8. Professionals

    Equity Research: Career Path and Qualifications

    Find out what equity research analysts do on a day-to-day basis, and learn more about the typical career progression for these securities professionals.
  9. Professionals

    What's on the CFA Level II Exam?

    The Chartered Financial Analyst Level II exam is the second of three tests that CFA candidates must pass.
  10. Professionals

    Financial Data Analyst: Career Path & Qualifications

    Learn more about the career options available to financial data analysts, and determine whether the profession is a good match for you.
RELATED TERMS
  1. Personal Financial Advisor

    Professionals who help individuals manage their finances by providing ...
  2. CFA Institute

    Formerly known as the Association for Investment Management and ...
  3. Chartered Financial Analyst - CFA

    A professional designation given by the CFA Institute (formerly ...
  4. Security Analyst

    A financial professional who studies various industries and companies, ...
RELATED FAQS
  1. What are the differences between a Chartered Financial Analyst (CFA) and a Certified ...

    The differences between a Chartered Financial Analyst (CFA) and a Certified Financial Planner (CFP) are many, but comes down ... Read Full Answer >>
  2. How do I become a Chartered Financial Analyst (CFA)?

    According to the CFA Institute, a person who holds a CFA charter is not a chartered financial analyst. The CFA Institute ... Read Full Answer >>
  3. What types of positions might a Chartered Financial Analyst (CFA) hold?

    The types of positions that a Chartered Financial Analyst (CFA) is likely to hold include any position that deals with large ... Read Full Answer >>
  4. Who benefits the most from prepaid expenses?

    Prepaid expenses benefit both businesses and individuals. Prepaid expenses are the types of expenses that are bought or paid ... Read Full Answer >>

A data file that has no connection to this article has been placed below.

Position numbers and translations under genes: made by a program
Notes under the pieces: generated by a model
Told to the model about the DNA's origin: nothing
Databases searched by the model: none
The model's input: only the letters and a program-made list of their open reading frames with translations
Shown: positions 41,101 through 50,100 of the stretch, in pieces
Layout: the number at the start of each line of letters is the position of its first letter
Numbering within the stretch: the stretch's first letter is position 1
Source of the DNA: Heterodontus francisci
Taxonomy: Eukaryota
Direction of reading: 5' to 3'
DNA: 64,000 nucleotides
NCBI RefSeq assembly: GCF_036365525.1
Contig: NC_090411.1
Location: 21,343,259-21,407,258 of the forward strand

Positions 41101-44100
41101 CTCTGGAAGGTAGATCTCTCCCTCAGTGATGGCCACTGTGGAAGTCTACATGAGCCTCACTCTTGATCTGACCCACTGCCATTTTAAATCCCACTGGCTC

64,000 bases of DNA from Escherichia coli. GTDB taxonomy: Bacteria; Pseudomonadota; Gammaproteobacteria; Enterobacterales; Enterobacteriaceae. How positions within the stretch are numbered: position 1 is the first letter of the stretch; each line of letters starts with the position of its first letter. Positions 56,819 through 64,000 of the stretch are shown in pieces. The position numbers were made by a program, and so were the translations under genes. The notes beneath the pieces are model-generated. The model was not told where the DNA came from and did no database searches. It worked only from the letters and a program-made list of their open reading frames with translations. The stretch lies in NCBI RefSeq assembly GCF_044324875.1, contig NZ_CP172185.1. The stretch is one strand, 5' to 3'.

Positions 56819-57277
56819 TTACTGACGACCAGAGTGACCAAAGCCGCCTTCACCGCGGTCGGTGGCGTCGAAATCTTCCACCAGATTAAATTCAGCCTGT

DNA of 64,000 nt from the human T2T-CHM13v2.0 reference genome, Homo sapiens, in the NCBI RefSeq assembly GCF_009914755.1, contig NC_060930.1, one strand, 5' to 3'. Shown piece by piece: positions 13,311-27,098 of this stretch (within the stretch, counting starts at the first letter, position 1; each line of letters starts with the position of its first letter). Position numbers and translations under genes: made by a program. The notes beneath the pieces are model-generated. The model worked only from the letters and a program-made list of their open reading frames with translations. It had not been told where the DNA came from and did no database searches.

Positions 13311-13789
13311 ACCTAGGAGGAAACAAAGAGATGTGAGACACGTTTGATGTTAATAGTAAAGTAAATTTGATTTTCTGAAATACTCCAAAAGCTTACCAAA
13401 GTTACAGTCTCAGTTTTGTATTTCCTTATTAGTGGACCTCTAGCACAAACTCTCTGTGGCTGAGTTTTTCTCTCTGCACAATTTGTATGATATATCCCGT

5. If I am looking to get an Investment Banking job. What education do employers prefer? ...

    If you are looking specifically for an investment banking position, an MBA may be marginally preferable over the CFA. The ... Read Full Answer >>
  6. Can I still pass the CFA Level I if I do poorly in the ethics section?

    You may still pass the Chartered Financial Analysis (CFA) Level I even if you fare poorly in the ethics section, but don't ... Read Full Answer >>
Hot Definitions
  1. Black Swan

    An event or occurrence that deviates beyond what is normally expected of a situation and that would be extremely difficult ...
  2. Inverted Yield Curve

    An interest rate environment in which long-term debt instruments have a lower yield than short-term debt instruments of the ...
  3. Socially Responsible Investment - SRI

    An investment that is considered socially responsible because of the nature of the business the company conducts. Common ...
  4. Presidential Election Cycle (Theory)

    A theory developed by Yale Hirsch that states that U.S. stock markets are weakest in the year following the election of a ...
  5. Super Bowl Indicator

    An indicator based on the belief that a Super Bowl win for a team from the old AFL (AFC division) foretells a decline in ...
Trading Center